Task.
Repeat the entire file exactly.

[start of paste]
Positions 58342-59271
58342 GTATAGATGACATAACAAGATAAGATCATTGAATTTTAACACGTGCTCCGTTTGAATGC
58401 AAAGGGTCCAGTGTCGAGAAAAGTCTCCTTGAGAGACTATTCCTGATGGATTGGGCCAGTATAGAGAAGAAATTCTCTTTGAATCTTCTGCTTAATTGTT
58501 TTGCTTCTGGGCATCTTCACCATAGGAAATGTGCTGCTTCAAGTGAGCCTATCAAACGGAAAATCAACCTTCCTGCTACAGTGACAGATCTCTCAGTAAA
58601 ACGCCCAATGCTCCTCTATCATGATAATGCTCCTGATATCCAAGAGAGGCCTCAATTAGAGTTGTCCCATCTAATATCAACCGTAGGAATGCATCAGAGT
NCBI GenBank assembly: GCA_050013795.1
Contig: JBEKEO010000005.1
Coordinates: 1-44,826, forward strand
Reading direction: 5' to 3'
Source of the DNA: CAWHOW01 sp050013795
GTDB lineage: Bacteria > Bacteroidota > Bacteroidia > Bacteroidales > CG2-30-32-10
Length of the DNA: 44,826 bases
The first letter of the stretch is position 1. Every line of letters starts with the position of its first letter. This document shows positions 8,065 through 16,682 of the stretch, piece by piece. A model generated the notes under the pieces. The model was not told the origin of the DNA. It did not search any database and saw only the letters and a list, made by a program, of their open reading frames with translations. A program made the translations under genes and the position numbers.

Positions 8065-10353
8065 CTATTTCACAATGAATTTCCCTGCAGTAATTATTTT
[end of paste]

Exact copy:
Positions 58342-59271
58342 GTATAGATGACATAACAAGATAAGATCATTGAATTTTAACACGTGCTCCGTTTGAATGC
58401 AAAGGGTCCAGTGTCGAGAAAAGTCTCCTTGAGAGACTATTCCTGATGGATTGGGCCAGTATAGAGAAGAAATTCTCTTTGAATCTTCTGCTTAATTGTT
58501 TTGCTTCTGGGCATCTTCACCATAGGAAATGTGCTGCTTCAAGTGAGCCTATCAAACGGAAAATCAACCTTCCTGCTACAGTGACAGATCTCTCAGTAAA
58601 ACGCCCAATGCTCCTCTATCATGATAATGCTCCTGATATCCAAGAGAGGCCTCAATTAGAGTTGTCCCATCTAATATCAACCGTAGGAATGCATCAGAGT
NCBI GenBank assembly: GCA_050013795.1
Contig: JBEKEO010000005.1
Coordinates: 1-44,826, forward strand
Reading direction: 5' to 3'
Source of the DNA: CAWHOW01 sp050013795
GTDB lineage: Bacteria > Bacteroidota > Bacteroidia > Bacteroidales > CG2-30-32-10
Length of the DNA: 44,826 bases
The first letter of the stretch is position 1. Every line of letters starts with the position of its first letter. This document shows positions 8,065 through 16,682 of the stretch, piece by piece. A model generated the notes under the pieces. The model was not told the origin of the DNA. It did not search any database and saw only the letters and a list, made by a program, of their open reading frames with translations. A program made the translations under genes and the position numbers.

Positions 8065-10353
8065 CTATTTCACAATGAATTTCCCTGCAGTAATTATTTT